Canon has combined many of its advanced optical, electronic device, and software technologies to create scanners that enable the conversion of camera film, photo prints, and text documents into high-grade digital data.
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With conventional CCD scanners that employ fluorescent lamps, about 30 seconds of warm-up time is required after startup or re-activation from sleep mode. While using an LED as the light source eliminates the warm-up time, because it is a point light source, technology is needed to convert it into a linear light source with uniform light intensity.
By applying the LED light guide technology Canon developed for its CIS scanners and improving LED installation and light guide formats, the company was able to develop a high-brightness white LED light source for scanners. This technology ensures stable light intensity immediately upon starting up the scanner, reducing warm-up time to zero. In addition, it is no longer necessary to keep the light on after scanning, which helps save energy.
Reduction of Warm-up Time Through Use of White LED Lamp
Canon offers two types of flatbed scanners: CCD and CIS. CCD models incorporate high-precision optics and high-density CCD line sensors that illuminate the document with a light source such as a white LED to deliver sharp, high-resolution images. CIS scanners are slim-bodied, energy-efficient models that utilize a three-color RGB LED as the light source and read documents with a CIS (Contact Image Sensor) of the same width as the original document.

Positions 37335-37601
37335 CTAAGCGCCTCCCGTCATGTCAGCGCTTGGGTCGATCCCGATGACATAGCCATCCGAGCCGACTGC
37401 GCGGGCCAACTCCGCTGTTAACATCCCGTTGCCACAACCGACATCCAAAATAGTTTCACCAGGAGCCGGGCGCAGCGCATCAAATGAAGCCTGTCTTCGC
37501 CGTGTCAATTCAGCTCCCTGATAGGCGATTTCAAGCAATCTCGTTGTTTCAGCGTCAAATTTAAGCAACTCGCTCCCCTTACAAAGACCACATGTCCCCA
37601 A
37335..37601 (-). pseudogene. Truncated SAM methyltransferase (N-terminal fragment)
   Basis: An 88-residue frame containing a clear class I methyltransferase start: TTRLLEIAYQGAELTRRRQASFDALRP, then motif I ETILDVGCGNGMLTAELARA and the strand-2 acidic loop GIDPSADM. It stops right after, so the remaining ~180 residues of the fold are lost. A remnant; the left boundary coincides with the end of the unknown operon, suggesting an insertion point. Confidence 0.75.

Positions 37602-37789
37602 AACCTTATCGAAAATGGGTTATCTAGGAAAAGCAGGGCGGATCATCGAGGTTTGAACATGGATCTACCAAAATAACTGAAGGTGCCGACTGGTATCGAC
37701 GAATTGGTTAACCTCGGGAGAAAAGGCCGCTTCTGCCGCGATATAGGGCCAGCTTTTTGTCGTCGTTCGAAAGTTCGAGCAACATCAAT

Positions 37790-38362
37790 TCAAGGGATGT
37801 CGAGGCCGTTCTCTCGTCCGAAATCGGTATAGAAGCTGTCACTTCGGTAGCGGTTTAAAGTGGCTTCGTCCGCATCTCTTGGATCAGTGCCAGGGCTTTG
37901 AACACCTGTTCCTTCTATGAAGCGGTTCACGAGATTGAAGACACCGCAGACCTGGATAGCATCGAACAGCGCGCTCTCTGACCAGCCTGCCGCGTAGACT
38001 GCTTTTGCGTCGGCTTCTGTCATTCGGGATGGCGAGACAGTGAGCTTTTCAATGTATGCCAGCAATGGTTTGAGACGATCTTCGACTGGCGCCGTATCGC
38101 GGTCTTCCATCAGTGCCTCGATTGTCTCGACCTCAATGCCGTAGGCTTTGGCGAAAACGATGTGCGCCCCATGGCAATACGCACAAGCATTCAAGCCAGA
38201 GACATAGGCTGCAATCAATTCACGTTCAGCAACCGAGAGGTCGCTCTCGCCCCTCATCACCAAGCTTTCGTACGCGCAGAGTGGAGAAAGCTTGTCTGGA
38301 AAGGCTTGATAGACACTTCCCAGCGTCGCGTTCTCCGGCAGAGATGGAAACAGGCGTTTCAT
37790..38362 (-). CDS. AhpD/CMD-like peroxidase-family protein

CCD and CIS Systems
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The scanning mechanism is not the only factor that determines scanner performance. The driver that processes data from the scanner and reproduces images is equally important. Canon's ScanGear scanner driver is designed not only to enable exceptional ease of use but also to deliver a wide range of image-processing features. This image-processing technology is based on platform technology used in other Canon digital imaging devices but has been specially customized for use in scanners.
When scanning photographic film using a high-resolution scanner, minute dust particles and scratches that are invisible to the naked eye are picked up. The dust and scratch removal function first detects dust and scratches with infrared light from an infrared LED and then determines the size and shape of the dust and scratches along with the characteristics of the surrounding image. Next, the dust and scratches are automatically removed through a high-level integration of hardware and software processing to create a beautiful reproduction.
The discoloration correction function restores vivid colors to film or photo prints that have faded or display color bleeding. The histogram of the scanned image is analyzed and the hue, color balance, contrast, and saturation are automatically adjusted to appropriate levels.
This corrective function reduces the shadow that occurs when an open book or magazine is scanned. The shadow created by the book's spine is detected based on its difference in color density, and the brightness is adjusted accordingly.
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